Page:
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Corrosive Resistant Sheet Metal
by Curt Liscum, RRC
For years, aluminum, copper and stainless steel have been used with varying degrees of success as architectural metal work in corrosive atmospheres. In this article, we will explore the uses and limitations of metal types when roofing in a corrosive environment.
Architectural or roofing metal work is used as metal edging, gravel stops, copings, counterflashings, flanges, rain collars and pitch pans. The function of this metal work is to terminate and seal off the roofing and flashing membrane at walls, curbs and penetrations. Although generally not a part of the material supplied by a roofing material manufacturer, metal work is an integral part of the roofing system and must be properly designed, fabricated and installed in order to obtain the desired watertightness from the roof.
A corrosive environment is any area where particulate matter causes corrosion and accelerated deterioration of standard G-60 and G-90 galvanized sheet metal. The particulate matter can be either man-made or natural. Two such corrosive environments are manufacturing plants (paper and pulp mills, petrochemical plants), and coastal areas. Not all areas of any plant are corrosive, generally they are associated with specific processes. For example, most warehouse and office buildings at a corrosive plant can be treated as any normal non-corrosive roofing project. In coastal areas, the corrosive nature of the salt spray depends greatly on how long it remains on the metal. For example, metal work that is frequently washed by rain requires less corrosion protection than sofit or fascia metal that seldom comes in contact with rainwater.
Aluminum has been used with limited success asroofing metal work in corrosive environments. In addition to having a relatively low resistance to corrosion, aluminum has a high coefficient of expansion and contraction. This makes aluminum difficult and somewhat undesirable to use in corrosive environments. We have observed mild to severe corrosion of aluminum in both plant and coastal locations. Aluminum's advantages are its malleability (easily fabricated), aesthetic appeal and low cost in relationship to other corrosive resistant metals. A common aluminum thickness for roof metal work is .032". At this thickness, the aluminum material is approximately $0.75 per square foot.
Back in the good old days, copper was used almostexclusively as roofing metal work in corrosive environments. This was probably due to its widespread acceptance as the roofing metal of choice on non-corrosive projects, and its ability to withstand the corrosive environments. We have seen several linear feet of copper metal edging and counterflashings that are performing quite acceptably in mill, plant and coastal areas.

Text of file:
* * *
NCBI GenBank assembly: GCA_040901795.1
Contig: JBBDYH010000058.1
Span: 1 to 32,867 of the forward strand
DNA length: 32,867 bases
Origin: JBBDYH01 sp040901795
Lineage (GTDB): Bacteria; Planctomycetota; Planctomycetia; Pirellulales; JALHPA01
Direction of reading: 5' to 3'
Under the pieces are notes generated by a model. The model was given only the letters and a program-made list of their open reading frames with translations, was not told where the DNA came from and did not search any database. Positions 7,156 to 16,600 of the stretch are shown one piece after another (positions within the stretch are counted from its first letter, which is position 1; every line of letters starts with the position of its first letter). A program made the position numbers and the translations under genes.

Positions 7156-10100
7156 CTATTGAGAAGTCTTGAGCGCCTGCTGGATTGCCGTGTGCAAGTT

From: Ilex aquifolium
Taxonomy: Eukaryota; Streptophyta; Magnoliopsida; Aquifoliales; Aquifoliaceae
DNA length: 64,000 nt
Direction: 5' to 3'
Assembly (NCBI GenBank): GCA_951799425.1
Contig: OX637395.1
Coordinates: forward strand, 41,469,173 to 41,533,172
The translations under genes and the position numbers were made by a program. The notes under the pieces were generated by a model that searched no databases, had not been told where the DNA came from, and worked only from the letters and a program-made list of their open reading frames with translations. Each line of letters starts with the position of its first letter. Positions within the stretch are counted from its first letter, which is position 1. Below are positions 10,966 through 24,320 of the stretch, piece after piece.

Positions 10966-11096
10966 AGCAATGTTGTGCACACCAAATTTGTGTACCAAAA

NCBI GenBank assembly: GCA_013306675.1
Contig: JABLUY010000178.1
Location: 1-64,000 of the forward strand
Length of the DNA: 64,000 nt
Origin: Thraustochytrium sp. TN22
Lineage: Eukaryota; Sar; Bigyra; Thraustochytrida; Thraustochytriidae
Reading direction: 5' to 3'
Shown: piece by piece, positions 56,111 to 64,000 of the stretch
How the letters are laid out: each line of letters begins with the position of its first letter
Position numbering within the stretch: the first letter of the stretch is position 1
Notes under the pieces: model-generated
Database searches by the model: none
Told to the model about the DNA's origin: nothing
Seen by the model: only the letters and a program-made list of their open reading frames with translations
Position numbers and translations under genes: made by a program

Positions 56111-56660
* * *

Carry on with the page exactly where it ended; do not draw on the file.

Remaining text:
One area of major concern when using copper is the attachment fasteners used. These fasteners must not only be corrosive resistant, they must be compatible with the copper so as not to create galvanic action and accelerated corrosion of the fastener or copper metal work. We have seen numerous pieces of copper metal work that look good and are not corroded, but are not adequately attached because their fasteners have corroded away. Advantages of copper are its malleability and aesthetic appeal. Disadvantages include its cost, and the difficulty in finding trained sheet metal mechanics to fabricate and install the metal. Copper material is approximately $2.60 per square foot for 16-oz copper, a common roofing metal thickness.
Today, stainless steel is the metal work of choice for corrosive environments. For years, stainless steel has been used at plants and mills that were prone to corrosive process. It appears that only recently the aesthetic of stainless steel has become acceptable as architectural metal work in coastal locations. Originally Type 304 stainless was used. The industry found out that Type 304 was okay, but not great in severely corrosive environments of some paper mills and coastal areas. Enter Type 316, a more resistant grade of stainless for these severely corrosive environments.Although Type 316 stainless appears to stand up to most corrosive environments, we have observed at both manufacturing plants and coastal areas significant corrosion of even this grade of stainless. This corrosion appears to be on metal work that is not periodically rinsed off with rainwater.
The advantage of 22-gauge stainless steel (common roofing thickness) is its malleability andavailability. Stainless steel can be manufactured in a variety of finishes for aesthetic appeal. The approximate cost for 22-gauge stainless steel material is $1.35 per square foot for Type 304, $1.70 per square foot for Type 316, and $5.20 per square foot for Type 317.
Sheet metal used in corrosive environments must provide service for at least the same design life expectancy as the roofing system. Failure to accomplish this goal will require removal and replacement of the metal work prior to the roofing.
The process of removing and replacing metal can be expensive and detrimental to properly functioning roofing and flashing membranes. This process can in fact cause stress to the membrane and reduce serviceable life. Selecting and installing the wrong metal in a corrosive environment can not only increase the life cycle cost of a roof but also cause unanticipated and unexplained leakage when the metal work corrodes beyond the point of being able to properly function.